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Saturday, March 04, 2006

Stop HBO's Cable Tax!

Micah Sifry blogged about my company on the Personal Democracy Forum website. He ended his post, Another Side to the Goodmail Debate?, with the sentence "What do you think?". Here is what I think (cross-posted as a comment there): [Note: Cindy is the Electronic Frontier Foundation's Cindy Cohn]

The EFF’s crusade is about opposing innovation, limiting choices and preventing mailbox providers from protecting their customers.

In Cindy's imaginary world, mailboxes are not filled with junk, phishing and identity theft do not exist, legitimate messages are not caught in spam filters and email is still the great medium it used to be ten years ago -- before spammers and scammers took it away from all of us. In her imaginary world, the internet is free (not only as in free speech but also as in free beer); mail servers, bandwidth capacity, storage and sysadmin services are all manna, I guess.

Ask most experts in the email and anti-spam community and they will tell you that when it comes to email, the EFF is clueless. Cindy opposed CAN-SPAM, and is against spam filters unless these can be made to never, ever, make a mistake (again living in fantasyland).

To Cindy’s dismay, the American consumer *demands* spam filtering. A mailbox provider who chooses to deliver unfiltered mail will face an exodus of customers, seeking a protected mailbox elsewhere. With filtering, false positives (the mistaken labeling of a legitimate message as spam) and false negatives (letting a phishing message go through) are inevitable. CertifiedEmail is one solution to this problem.

Consumers and brands alike seek protection from phishing. Experts often can’t tell apart a legitimate message from a phishing attempt. What is the average consumer to do? Use the internet less? Never use on-line banking? Abandon e-commerce? Donate to the American Red Cross through snail mail? CertifiedEmail restores trust in the channel. With CertifiedEmail, Joe can trust that the bank statement is indeed from his bank, Jane can click-to-donate, knowing her money goes to the Red Cross and not to an evil crook.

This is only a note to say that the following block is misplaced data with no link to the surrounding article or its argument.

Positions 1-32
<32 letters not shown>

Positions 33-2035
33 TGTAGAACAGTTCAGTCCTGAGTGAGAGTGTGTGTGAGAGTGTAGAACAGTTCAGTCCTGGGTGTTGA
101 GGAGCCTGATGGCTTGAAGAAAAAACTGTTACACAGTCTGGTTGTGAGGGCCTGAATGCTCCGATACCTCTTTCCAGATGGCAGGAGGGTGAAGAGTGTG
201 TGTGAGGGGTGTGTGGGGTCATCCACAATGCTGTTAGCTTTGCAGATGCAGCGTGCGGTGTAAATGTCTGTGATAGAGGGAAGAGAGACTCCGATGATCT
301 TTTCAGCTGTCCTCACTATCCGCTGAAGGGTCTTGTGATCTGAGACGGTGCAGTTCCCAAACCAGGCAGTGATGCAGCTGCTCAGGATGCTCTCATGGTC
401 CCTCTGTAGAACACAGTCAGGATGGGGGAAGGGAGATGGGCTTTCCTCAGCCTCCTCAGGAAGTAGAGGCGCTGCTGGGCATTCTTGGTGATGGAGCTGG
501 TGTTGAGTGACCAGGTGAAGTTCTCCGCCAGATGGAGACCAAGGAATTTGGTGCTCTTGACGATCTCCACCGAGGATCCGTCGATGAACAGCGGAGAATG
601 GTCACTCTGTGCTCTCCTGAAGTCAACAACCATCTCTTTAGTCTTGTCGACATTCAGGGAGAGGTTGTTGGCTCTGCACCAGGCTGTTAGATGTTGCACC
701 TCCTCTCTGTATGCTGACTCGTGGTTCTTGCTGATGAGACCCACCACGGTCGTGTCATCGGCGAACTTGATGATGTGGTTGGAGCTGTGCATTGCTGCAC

The “electronic postage” concept was once championed by no other than Brad Templeton, the EFF chairman: "E-stamps ... Recommendation: Support as long-term solution"
(http://www.templetons.com/brad/spam/spamsol.html)

How can the idea be so evil now if it was once the EFF’s very own recommendation? Why portray it as a tax?!

Email is an ultra-competitive market with hundreds of mailbox providers offering free or paying services, why can’t the EFF let AOL users vote with their feet and wallets if they like the service they get?!

I once had a lot of respect for the EFF as I believed they were on the right side of things for most non-email-related issues. Their recently demonstrated total lack of intellectual integrity and the recourse to the tax demagogy have irreparably eroded that respect. It is now clear to me they subscribe to the notion that the cause justifies the means. Using the catchy but purposely misleading “tax” terminology is not something an honorable institution would do.

Taxes are inevitable and imposed by governments. CertifiedEmail is about choice. This is an email tax just like HBO is a cable tax.

Daniel Dreymann, Goodmail Systems

PS: I wish I could claim credit for it but the HBO simile is not mine(http://www.networkworld.com/community/?q=node/4712).


By DTD at Sat, 03/04/2006 - 13:20

What do you think?

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